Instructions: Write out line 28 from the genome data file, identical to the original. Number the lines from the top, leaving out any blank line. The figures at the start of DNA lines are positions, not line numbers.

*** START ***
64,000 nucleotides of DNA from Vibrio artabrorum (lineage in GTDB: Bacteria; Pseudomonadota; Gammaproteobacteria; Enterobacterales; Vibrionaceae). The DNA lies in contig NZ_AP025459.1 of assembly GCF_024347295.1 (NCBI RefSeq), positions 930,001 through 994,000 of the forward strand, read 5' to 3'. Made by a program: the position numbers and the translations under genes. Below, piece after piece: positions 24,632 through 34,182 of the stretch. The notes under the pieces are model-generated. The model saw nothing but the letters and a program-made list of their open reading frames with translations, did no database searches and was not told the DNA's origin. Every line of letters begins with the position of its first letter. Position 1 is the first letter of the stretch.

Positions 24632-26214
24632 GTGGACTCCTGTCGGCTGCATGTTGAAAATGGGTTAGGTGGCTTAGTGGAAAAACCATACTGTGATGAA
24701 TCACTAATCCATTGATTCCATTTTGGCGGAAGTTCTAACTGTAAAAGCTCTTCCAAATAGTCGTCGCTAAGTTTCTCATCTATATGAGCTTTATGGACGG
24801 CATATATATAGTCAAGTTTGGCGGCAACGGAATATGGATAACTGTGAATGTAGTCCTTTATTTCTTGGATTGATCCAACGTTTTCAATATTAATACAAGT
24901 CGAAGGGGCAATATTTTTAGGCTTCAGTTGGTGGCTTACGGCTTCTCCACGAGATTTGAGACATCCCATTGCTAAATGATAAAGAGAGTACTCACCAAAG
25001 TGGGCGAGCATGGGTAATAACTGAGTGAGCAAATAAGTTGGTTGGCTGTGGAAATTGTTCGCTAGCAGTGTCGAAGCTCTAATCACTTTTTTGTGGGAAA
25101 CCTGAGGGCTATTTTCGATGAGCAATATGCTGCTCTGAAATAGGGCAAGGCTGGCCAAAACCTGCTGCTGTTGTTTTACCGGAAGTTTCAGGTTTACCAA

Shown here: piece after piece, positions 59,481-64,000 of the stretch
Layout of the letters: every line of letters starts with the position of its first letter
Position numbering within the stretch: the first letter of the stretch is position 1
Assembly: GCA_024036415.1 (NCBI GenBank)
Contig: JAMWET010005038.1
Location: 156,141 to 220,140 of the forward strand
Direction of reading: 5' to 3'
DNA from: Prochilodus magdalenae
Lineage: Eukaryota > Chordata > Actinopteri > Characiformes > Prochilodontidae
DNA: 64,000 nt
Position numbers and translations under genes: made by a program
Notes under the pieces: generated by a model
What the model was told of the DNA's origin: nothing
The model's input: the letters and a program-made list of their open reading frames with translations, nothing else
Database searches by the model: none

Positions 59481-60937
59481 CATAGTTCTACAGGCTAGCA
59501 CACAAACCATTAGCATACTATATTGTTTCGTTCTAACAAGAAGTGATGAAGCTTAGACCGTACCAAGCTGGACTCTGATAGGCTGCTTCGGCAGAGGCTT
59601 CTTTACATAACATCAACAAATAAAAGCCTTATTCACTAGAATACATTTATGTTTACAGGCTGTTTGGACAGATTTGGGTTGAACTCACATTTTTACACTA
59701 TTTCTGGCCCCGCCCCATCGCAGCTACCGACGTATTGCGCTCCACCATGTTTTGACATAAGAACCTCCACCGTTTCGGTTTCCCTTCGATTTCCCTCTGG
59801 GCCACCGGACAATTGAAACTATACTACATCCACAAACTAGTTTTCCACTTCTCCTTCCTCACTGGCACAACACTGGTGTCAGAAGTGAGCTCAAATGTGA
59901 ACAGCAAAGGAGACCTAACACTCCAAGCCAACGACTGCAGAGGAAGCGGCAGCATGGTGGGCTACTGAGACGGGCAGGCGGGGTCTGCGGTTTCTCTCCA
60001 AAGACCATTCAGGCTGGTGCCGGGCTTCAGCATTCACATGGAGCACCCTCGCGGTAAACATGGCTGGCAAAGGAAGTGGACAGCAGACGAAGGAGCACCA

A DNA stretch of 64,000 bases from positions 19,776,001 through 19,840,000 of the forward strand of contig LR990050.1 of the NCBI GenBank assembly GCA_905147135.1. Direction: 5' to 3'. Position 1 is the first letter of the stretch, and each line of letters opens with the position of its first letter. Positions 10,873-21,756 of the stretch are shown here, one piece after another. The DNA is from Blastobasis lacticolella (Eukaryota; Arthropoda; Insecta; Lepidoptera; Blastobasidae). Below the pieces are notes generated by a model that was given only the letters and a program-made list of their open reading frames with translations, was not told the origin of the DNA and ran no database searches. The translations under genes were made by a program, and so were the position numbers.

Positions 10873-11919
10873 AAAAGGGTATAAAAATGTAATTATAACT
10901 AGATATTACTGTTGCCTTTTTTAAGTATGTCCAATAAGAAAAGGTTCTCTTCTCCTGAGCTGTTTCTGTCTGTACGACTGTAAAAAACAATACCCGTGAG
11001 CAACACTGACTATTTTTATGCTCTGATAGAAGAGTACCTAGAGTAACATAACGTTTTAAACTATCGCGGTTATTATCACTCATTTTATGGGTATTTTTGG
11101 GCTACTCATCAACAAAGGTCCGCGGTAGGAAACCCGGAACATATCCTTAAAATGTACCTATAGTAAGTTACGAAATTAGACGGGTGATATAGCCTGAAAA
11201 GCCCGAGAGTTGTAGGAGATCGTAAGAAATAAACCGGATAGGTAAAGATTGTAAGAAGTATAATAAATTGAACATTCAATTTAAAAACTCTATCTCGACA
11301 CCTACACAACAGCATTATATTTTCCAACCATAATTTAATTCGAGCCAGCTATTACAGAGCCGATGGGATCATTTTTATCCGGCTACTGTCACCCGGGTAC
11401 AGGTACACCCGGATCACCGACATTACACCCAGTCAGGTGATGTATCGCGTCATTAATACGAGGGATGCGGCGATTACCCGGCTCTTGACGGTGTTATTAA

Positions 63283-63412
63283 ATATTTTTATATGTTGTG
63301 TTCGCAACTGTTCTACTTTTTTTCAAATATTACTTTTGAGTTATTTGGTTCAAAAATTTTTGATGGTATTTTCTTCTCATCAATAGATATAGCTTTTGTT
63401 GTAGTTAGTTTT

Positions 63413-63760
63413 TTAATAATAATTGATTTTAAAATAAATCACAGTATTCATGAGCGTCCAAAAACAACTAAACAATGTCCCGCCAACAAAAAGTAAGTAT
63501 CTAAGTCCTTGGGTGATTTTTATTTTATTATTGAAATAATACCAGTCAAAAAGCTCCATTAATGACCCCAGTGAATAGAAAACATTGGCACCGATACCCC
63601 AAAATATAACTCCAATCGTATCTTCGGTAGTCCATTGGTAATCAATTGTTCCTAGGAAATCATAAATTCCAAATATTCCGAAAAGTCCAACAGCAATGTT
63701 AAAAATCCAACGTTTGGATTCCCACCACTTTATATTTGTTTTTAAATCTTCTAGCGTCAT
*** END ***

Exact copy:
59701 TTTCTGGCCCCGCCCCATCGCAGCTACCGACGTATTGCGCTCCACCATGTTTTGACATAAGAACCTCCACCGTTTCGGTTTCCCTTCGATTTCCCTCTGG